In an opinion article published on Monday in Foreign Affairs, former U.S. Defense Secretary Jim Mattis joined three other foreign policy and national security experts in calling on President-elect Joe Biden to dump President Donald Trump’s “America First” foreign policy and build alliances with the rest of the world.
The authors said “America first” has meant “America alone”, and this has “damaged the country’s ability to address problems before they reach U.S. territory and has thus compounded the danger emergent threats pose.”
The opinion piece was written by former Defense Secretary and a Fellow at the Hoover Institution, Jim Mattis, the Director of Foreign and Defense Policy Studies at the American Enterprise Institute, Kori Schake, a Fellow at the Hoover Institution who served as Commander of the United States Strategic Command, Jim Ellis, and a Fellow at the Hoover Institution, Joe Felter.
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According to them, the 2017 National Defense Strategy was built on the assumption that “three to five percent real annual increases in defense spending” will strengthen U.S. foreign policy.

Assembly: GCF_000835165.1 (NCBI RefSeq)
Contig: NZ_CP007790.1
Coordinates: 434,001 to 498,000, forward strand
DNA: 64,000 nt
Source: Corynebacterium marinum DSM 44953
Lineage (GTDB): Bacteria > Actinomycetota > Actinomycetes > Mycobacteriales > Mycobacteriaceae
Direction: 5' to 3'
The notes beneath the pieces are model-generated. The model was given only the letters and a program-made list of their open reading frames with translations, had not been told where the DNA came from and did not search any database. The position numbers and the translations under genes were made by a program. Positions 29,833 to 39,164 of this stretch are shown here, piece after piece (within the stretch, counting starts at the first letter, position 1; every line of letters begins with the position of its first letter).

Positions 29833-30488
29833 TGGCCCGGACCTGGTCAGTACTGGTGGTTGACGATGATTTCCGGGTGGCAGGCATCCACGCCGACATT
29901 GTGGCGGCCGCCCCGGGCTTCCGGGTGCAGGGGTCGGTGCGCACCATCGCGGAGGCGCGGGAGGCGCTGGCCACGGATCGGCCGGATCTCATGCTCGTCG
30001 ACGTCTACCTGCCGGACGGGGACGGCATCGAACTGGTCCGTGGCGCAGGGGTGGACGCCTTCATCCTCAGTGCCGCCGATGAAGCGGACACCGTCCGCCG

However, the authors wrote that “This assumption has not been borne out by political realities, but a renewed focus on partnerships—on approaching security as a team sport—can reduce what is demanded of U.S. forces,” they said, adding that “To achieve defense in depth, simply strengthening the U.S. military is not enough; nor the even more urgent task of strengthening U.S. diplomacy and other civilian elements of national power.”
“Enhancing national security must start with the fundamental truth that the United States cannot protect itself or its interests without the help of others.
“International engagement allows the United States to see and act at a distance, as threats are gathering, rather than waiting for them to assume proportions that ultimately make them much costlier and more dangerous to defeat.
“Defeating emerging threats in particular puts a premium on having visibility far from the homeland to allow for early warning and rapid adaptation to unanticipated developments.”
The authors said “Defense resources cannot substitute for the many nonmilitary elements that go into national security: diplomats at the State Department, economists at the Treasury Department and the Federal Reserve, trade negotiators at the Office of the U.S. Trade Representative, public health experts at the Centers for Disease Control, lawyers at the International Court of Arbitration, development finance experts at the Export-Import Bank and the United States Agency for International Development, and technologists at the Federal Communications Commission.”